2017-2018 began with the Kindergarten students learning the rules of the Art room and listening to a story and drawing the details they remembered. I begin manyn lessons with a story to reinforce their pre-reading skills.
Students on E day will begin creating their elements of art and principles of design journal pages. These will include Color, Line, Shape, Pattern, Texture, Value, and Contrast.
I love to see Kindergarteners learn. Everything is so new to them and it is exciting and inspiring to teach them. I started off the year with shapes and colors. This tied in nicely with the American artist, Mark Rothko. He is best known for his geometric shaped paintings where he created his own colors. Students used large stencils to create the shapes in their large scale work. They chose which shapes worked together to fill up the space. Each piece is different. They then practiced blending colors with crayons, then chalk, and then finally applying two analogous colors together to create a new color. It was messy, but they had fun!
It is important for the students' reading skills to be reinforced outside their regular classroom. I do this by creating a project that is based on a book. This year we read "Plantzilla". It was a very funny book that had wonderfully colorful illustrations. We took this as our inspiration to create a sculptural piece of art. The students began by sketching out Plantzilla from the book and then figuring out how we would create this two dimensional picture into a three dimensional sculpture. Students practiced recognizing and drawing various lines and shapes. They used plaster strips for leaves, pipe cleaners, beads, yarn, and he finishing touch of googly eyes to create the art. Once the plant was finished the students painted their pot to look like terra cotta and their Plantzilla now had a forever home. These were one of my favorite works this year.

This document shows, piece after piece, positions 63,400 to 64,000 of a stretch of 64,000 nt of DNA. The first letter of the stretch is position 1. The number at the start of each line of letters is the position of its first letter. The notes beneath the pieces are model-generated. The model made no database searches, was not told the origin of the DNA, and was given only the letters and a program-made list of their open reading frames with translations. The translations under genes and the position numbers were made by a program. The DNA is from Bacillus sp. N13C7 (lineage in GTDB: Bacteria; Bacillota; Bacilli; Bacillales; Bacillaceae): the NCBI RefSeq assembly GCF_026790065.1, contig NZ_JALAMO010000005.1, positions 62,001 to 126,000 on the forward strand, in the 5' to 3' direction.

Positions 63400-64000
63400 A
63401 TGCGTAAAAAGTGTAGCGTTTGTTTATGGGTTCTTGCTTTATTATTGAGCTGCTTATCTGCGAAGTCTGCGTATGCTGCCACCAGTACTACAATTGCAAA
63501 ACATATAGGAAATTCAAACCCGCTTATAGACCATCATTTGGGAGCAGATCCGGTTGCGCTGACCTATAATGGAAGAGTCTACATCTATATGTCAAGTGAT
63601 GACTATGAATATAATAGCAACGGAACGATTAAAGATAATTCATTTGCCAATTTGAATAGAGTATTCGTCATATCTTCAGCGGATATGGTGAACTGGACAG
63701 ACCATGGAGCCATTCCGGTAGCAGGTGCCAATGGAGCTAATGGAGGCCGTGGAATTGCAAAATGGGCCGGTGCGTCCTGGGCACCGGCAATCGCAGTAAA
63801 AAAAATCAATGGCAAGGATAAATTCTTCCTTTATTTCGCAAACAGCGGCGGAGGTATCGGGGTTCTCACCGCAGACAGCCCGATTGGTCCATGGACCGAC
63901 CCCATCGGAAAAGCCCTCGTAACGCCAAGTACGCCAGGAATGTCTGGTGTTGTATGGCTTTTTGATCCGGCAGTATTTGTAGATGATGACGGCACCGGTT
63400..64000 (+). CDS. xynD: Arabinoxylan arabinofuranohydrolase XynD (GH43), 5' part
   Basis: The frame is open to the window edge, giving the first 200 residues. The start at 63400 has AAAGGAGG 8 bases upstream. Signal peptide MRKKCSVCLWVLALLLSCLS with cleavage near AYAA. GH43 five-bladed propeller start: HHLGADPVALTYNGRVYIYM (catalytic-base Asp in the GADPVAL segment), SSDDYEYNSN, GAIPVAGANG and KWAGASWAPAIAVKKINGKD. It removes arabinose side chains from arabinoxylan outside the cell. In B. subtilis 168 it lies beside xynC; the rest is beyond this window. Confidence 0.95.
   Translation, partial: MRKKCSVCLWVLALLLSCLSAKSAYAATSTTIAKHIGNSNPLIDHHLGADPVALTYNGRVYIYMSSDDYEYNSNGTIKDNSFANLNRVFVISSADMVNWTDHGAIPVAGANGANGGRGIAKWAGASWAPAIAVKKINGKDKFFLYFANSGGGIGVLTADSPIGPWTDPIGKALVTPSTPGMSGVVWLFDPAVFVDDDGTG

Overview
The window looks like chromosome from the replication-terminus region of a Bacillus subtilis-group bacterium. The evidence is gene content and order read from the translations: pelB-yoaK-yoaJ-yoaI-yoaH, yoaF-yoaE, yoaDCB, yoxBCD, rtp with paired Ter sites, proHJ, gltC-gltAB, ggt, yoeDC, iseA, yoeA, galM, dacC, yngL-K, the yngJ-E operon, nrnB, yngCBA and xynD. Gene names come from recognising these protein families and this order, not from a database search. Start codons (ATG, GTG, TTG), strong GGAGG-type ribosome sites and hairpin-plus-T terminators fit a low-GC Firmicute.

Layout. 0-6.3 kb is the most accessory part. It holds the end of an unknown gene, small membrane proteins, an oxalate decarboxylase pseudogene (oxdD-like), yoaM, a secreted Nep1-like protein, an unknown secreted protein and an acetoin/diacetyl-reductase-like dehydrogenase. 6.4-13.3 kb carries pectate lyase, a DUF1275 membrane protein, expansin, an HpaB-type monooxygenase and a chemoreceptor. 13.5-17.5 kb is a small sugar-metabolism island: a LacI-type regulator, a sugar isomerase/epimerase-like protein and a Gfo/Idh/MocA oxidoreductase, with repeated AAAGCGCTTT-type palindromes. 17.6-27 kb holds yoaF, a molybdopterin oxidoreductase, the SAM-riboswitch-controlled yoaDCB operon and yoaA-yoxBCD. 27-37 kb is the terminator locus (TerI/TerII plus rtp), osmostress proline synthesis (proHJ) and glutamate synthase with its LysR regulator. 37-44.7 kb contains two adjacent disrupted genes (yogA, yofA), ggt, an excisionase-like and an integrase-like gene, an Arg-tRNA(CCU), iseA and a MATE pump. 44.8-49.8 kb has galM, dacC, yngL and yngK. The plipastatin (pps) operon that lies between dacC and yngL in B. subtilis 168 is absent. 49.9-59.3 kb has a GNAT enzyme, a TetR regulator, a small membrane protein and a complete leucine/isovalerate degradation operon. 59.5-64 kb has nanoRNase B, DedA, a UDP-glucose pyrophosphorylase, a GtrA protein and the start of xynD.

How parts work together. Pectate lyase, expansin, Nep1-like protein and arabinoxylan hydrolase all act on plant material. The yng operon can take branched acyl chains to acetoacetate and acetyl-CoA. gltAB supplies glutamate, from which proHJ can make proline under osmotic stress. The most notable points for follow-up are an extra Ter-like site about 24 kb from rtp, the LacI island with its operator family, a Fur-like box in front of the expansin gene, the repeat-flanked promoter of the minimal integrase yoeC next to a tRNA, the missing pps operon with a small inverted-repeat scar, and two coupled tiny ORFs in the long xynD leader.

Who doesn't love Walt Disney and Dr. Suess? These two artists were the inspiration for our under the sea project. We began by studying the backgrounds of the "Finding Nemo" movie. The students learned about foreground, middle ground, background, and overlapping when creating art. This makes the viewer see depth in the piece, like they could walk...or swim, through it. They began by sketching their ideas from several printed sources, then created their final background using oil pastels, watercolor paints, and salt. I created a reef from spray foam, which the students painted with food coloring. The fish was based off of the book, "One Fish, Two Fish, Red Fish, Blue Fish", by Dr. Suess. They observed several illustrations of fish and then drew their version and covered it with tissue paper and glue. I would love to swim in any of these oceans!